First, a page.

So I was having a NaNoWriMo-related discussion involving characters and perceptions of sexual orientation, and someone said ‘Unless you’ve got about fifteen characters, it’s statistically unlikely that any of them will be gay anyway’.
Statistics are funny about what’s likely and what’s not. People have an intuitive tendency to think that if there’s a 10% chance of something happening, then it will happen exactly once out of every ten iterations. (I see a lot of this in World of Warcraft; if a particular giant fire snake has a 10% chance to be carrying a particular fantastical treasure, some players tend to assume that either A) if they don’t have one after killing ten giant fire snakes then the percentage is obviously wrong, or B) if they get one from the first giant fire snake the probability is obviously much higher than everyone says it is.)
Statistics aren’t like that, of course – they laugh at our feeble attempts to predict the future (or the past, or the present). I am not a masterful statistician, but I’m confident with my basics, so I drew a few Hermetic circles on the table, performed the somatic invocation according to the Vancian tomes of arcane lore and the much more user-friendly Jack Vance’s Big Book of Interplanar Summoning, and called upon mathematics to assist me.
Assume a 10% chance (P = 0.1) for any random person to be lesbian or gay. (I have no idea if this is accurate, but it seems to be the popular statistic. Because this is rhetorical math, I’m not calculating numbers for trans or bi or asexual people at the moment.) That means that, ceteris paribus, there’s a 10% chance that the first character in a story will be L/G. One we add a second character with their own 10% chance, we have a (0.1)*(0.1) = 1% chance that both characters are L/G, and a (0.1)+(0.1)-(0.1*0.1) = (0.2 – 0.01) = 19% chance that at least one of them is L/G.
Ignoring multiples at the moment, I’m interested in the probably that at least one character will be L/G, which means I can instead calculate the decreasing probability that every character will be straight. That’s (1 – P) = (0.9), or 90% for any single character, so (0.9)^N where N is the number of characters involved.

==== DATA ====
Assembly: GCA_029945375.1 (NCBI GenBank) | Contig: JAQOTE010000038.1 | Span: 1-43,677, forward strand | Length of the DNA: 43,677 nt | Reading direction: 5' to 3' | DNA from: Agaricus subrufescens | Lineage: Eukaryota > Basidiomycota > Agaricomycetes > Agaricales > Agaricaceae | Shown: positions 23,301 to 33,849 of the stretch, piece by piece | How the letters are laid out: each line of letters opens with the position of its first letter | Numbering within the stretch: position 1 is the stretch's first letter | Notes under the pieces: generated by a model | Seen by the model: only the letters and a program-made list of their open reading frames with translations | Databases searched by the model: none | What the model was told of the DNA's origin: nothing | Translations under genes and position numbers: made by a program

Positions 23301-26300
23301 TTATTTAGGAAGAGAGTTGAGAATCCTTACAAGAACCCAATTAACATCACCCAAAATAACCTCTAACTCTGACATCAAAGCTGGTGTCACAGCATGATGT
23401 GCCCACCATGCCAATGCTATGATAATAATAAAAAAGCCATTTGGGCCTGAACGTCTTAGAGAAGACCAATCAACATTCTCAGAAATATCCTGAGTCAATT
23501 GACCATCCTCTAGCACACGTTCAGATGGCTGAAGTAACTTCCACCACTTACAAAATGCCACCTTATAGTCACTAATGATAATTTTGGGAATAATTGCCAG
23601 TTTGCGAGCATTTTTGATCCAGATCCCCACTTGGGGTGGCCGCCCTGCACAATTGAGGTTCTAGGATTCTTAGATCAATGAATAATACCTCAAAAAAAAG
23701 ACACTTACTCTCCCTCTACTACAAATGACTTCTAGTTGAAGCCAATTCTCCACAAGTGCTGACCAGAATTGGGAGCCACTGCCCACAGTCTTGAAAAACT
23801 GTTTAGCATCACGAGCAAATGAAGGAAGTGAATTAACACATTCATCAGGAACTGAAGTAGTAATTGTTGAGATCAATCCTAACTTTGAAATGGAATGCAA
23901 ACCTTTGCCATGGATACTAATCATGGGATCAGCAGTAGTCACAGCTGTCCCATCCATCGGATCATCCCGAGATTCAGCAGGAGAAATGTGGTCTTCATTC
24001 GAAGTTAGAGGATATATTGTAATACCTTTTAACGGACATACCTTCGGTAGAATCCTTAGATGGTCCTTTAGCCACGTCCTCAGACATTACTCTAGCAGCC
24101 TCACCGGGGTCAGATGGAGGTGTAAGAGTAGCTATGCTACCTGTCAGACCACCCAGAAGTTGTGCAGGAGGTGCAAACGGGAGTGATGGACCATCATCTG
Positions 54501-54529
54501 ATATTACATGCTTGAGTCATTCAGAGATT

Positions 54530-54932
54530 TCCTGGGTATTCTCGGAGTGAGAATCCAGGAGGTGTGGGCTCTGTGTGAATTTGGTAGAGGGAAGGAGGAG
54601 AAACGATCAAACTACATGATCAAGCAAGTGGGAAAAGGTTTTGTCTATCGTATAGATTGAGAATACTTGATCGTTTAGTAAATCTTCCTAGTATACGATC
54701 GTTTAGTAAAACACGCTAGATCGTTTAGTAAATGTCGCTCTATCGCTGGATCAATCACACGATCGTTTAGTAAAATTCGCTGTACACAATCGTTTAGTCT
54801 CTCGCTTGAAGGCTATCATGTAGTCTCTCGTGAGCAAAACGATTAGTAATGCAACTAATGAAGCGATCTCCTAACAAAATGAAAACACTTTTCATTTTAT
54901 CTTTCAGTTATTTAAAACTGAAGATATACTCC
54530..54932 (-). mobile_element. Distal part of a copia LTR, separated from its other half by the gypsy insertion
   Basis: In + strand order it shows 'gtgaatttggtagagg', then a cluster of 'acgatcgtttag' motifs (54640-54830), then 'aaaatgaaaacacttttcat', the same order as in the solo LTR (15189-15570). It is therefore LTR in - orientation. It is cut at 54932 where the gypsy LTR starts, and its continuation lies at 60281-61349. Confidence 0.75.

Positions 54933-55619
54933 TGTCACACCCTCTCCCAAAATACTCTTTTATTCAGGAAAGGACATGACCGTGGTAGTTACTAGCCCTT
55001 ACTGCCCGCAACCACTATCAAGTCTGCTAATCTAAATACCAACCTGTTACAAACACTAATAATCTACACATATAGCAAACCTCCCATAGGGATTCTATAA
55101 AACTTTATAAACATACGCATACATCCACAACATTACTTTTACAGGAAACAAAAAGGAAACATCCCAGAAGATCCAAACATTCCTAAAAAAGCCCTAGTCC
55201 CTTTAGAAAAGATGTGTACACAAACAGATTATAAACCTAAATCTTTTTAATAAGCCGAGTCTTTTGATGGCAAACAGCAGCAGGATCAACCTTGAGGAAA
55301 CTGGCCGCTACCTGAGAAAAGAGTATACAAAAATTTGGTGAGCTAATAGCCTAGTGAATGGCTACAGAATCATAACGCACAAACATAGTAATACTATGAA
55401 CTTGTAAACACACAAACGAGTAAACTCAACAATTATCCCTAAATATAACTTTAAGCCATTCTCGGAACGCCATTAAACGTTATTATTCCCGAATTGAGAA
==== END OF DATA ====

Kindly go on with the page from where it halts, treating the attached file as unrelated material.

0.9^1 = 90%
0.9^2 = 81%
0.9^3 = 72.9%
0.9^4 = 65.61%
0.9^5 = 59.049%
0.9^6 = 53.1441%
0.9^7 = 47.82969%
Interpreting ‘statistically likely’ as meaning ‘the thing that is more likely to happen than the other thing’*, then we have just passed the 50-50 threshold – with seven characters, there is only around a 48% chance that they will all be straight, and it is statistically more likely that at least one of them will be lesbian or gay.
This doesn’t control for cultures and subcultures, social institutions, shared interests, the diverse ranges of human sexualities – basically, this doesn’t control for reality, but I found it was an interesting couple minutes of calculation. It suggests that (again, not accounting for any complexities whatsoever) we might expect at least half of all stories with at least seven characters to feature at least one QUILTBAG person. Like the Bechdel-Wallace test, this is no way to judge how good a story is, but it might be illuminating to think about how frequently the books and math match, and why it is when they don’t.
*I probably shouldn’t try to write anything for Simple Wikipedia, because I would go entirely overboard. ‘Null hypothesis’ = the thing that means the thing we were looking to see happen didn’t happen. ‘Confidence interval’ = the area where it is most likely that things actually happen most of the time. ‘Error term’ = the thing that happened where we didn’t expect something to happen and we don’t know why.